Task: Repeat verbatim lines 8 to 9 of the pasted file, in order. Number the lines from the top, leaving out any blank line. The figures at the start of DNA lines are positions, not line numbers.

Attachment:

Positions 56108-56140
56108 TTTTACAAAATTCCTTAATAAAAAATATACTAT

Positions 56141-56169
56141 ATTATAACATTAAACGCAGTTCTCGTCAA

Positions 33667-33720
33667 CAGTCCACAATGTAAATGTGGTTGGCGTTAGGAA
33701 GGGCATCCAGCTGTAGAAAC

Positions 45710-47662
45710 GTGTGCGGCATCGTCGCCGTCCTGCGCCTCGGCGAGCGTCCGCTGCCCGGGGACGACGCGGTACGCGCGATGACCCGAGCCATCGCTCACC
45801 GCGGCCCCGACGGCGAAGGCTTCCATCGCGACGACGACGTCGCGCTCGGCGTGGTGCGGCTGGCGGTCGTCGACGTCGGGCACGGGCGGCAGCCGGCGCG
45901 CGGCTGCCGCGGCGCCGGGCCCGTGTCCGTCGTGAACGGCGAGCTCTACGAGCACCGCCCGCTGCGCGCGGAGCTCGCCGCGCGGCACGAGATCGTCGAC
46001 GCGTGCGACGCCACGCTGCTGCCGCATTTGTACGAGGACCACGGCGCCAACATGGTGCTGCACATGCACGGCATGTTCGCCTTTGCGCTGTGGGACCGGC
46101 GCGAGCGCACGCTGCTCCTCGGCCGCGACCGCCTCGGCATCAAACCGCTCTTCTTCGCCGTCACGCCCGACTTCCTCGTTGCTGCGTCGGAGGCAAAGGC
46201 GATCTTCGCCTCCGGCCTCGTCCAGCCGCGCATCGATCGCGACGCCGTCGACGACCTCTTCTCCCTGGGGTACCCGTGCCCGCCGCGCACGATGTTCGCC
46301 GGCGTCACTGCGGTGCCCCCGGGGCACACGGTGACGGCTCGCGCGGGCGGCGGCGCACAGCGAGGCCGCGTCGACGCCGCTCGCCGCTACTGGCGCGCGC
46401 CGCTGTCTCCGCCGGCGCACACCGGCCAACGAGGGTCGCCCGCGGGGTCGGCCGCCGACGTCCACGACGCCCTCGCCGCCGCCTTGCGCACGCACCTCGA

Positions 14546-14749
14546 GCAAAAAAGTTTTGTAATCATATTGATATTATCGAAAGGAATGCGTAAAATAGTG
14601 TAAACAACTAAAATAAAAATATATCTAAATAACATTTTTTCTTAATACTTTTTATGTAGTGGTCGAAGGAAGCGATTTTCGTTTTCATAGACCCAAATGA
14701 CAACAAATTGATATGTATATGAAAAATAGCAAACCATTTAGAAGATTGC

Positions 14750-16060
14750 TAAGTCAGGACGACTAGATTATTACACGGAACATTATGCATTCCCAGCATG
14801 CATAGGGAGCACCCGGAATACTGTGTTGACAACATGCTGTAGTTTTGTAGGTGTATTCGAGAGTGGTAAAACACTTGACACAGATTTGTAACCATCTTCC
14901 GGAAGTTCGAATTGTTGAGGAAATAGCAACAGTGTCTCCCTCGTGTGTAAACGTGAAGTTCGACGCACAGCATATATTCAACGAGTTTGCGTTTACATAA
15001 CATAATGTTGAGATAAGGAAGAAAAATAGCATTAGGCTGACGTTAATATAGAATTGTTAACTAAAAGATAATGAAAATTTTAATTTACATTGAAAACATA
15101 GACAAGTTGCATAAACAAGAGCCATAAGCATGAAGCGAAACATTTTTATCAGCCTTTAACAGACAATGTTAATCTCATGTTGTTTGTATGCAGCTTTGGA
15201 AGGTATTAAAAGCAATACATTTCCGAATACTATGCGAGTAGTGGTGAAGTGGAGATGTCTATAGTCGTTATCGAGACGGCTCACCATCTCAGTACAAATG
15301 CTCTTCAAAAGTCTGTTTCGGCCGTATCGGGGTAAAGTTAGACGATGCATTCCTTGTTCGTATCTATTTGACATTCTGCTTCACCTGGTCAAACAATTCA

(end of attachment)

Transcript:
Positions 45710-47662
45710 GTGTGCGGCATCGTCGCCGTCCTGCGCCTCGGCGAGCGTCCGCTGCCCGGGGACGACGCGGTACGCGCGATGACCCGAGCCATCGCTCACC